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DVD Review: Gavin & Stacey: Season One

gavin&staceys1usdvdcover-061509Gavin is an ordinary boy from England, Stacey is an ordinary girl from Wales. They speak every day on the phone at work, and yet they’ve never met… until now. But when Gavin and Stacey finally meet and their ordinary worlds come together, we see, through their families, their friends and their differences, that there’s no such thing as ‘ordinary’ after all.

Read my review of the DVD after the jump.

Gavin & Stacey: Season One

Available To Own On (click to purchase): DVD

Also Available For Download (click to purchase): iTunes in  Standard Definition and High Definition

Official Site Link:

Release Date: May 5, 2009


The plot of the first season of Gavin and Stacey is simple enough, the two leads, Gavin and Stacey, have spoken on the phone for the last six months through their respective jobs before deciding to meet.  It’s love at first sight and over the course of the six-episode season the two — and their families — grow closer together.

Most British-based television I’ve seen is very different from what we’re used to seeing here in the states, especially comedies, and on that front Gavin & Stacey is no different.  First off, you’d be hard-pressed to see “comedy” of this sort on American television (it’s more drama, than comedy and flat-out LOL moments are few and far between) but as a show, it’s solid.  Funny, but not hilarious is how I’d put it.  But regardless of that, there’s a nice charm to the show that becomes more apparent as you make your way through the season.

In the end I can safely say that the key to the show is its characters, helped along with terrific writing by James Corden and Ruth Jones — who also happen to star in the show as Smithy and Nessa — best friends to the show’s lead characters Gavin (Mathew Horne) and Stacey (Alison Steadman). The actors couldn’t have been more well cast. Horne and Steadman play their characters perfectly, while they’re on-screen friends provide an interesting counter.

In addition to those main characters, others include Stacey’s Uncle Bryn, her mother Gwen and brother Jason and on Gavin’s side, his mother and father Mick and Pam.  All the characters are serviced well and get plenty of time to shine.

The six, roughly 30-minute, episodes move by briskly and there are a few plot elements that are set up to be explored in season two, specifically [Spoilers–highlight to view] Nessa pregnant with Smithy’s baby and the yet-to-be revealed situation behind the rift between Uncle Bryn and Stacey’s brother Jason.


Featurette: How It Happened (25-minutes)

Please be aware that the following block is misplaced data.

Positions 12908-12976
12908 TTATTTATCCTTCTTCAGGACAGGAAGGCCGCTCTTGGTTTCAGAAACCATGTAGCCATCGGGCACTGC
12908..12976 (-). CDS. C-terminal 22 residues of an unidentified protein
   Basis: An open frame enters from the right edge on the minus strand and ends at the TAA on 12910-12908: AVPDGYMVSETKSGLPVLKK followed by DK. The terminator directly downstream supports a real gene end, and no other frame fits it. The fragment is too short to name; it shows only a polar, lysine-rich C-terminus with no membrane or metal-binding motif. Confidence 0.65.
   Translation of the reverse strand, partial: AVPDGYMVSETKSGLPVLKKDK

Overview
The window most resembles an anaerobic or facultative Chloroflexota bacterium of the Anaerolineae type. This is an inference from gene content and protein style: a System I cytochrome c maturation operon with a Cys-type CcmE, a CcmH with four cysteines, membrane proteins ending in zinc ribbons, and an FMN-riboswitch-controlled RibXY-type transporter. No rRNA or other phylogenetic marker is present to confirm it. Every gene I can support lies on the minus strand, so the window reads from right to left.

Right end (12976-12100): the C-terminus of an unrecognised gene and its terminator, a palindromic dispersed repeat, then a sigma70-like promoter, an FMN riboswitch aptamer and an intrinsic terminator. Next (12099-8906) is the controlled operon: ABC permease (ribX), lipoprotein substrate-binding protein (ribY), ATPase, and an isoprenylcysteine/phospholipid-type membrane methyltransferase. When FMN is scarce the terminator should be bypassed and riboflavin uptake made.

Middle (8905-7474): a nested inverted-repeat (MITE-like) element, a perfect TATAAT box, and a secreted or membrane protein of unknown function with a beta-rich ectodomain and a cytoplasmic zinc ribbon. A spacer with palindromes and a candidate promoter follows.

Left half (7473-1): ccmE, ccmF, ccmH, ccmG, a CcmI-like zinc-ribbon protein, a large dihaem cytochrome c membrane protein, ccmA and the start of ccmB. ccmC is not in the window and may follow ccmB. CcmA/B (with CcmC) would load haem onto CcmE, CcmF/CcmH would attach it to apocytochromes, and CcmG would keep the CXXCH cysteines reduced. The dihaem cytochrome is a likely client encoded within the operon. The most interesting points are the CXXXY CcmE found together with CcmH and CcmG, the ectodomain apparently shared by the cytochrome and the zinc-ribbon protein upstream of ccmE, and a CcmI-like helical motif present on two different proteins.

This is a fairly straight-forward featurette about the creation of the show featuring interviews with the cast and crew, mostly the lead stars Mathew Horne and Alison Steadman and stars/writers James Corden and Ruth Jones.

Corden and Jones are very interesting to watch and you get a great sense at the obvious chemistry between the show’s two main stars Horne and Steadman.  If you only watch one of the set’s special features, make it this one.  It gives you a great overview of the how/what/why of the show.

Outtakes (5-minutes)

Just your run-of-the-mill outtakes blurb.  The miscues presented aren’t as funny as most outtakes I’ve seen.

Behind the Scenes In Leicester Square (3-minutes)

According to the special feature, this short segment was posted on YouTube during the filming of the series.  The title is pretty much self-exclamatory, as it features the cast and crew being filmed while shooting their scenes for the series (they’re on episode two at this point).  There are a few anecdotes in terms of some of the cast being recognized by the crowd and some acting tips and what-not, but nothing major.

Audio Commentaries

There are three audio commentaries on the set.  All three commentaries feature stars/writers Ruth Jones and James Corden, along with director Christine Gernon.  The tracks are not too informative and are mostly dominated by the two writers/stars, with very little input from director Christine Gernon, but nonetheless they’re a solid addition to the sets supplemental package.  The commentaries are attached to “Episode 1”, “Episode 3” and “Episode 6”.


It took me a few episodes to really get into the show, but the strong characters drew me in.  The casting is spot-on, the character development strong and the pace and story telling engaging.  It’s not perfect, but it grows on you and is well worth the six-episode viewing.  I give this series and DVD a score of 4/5,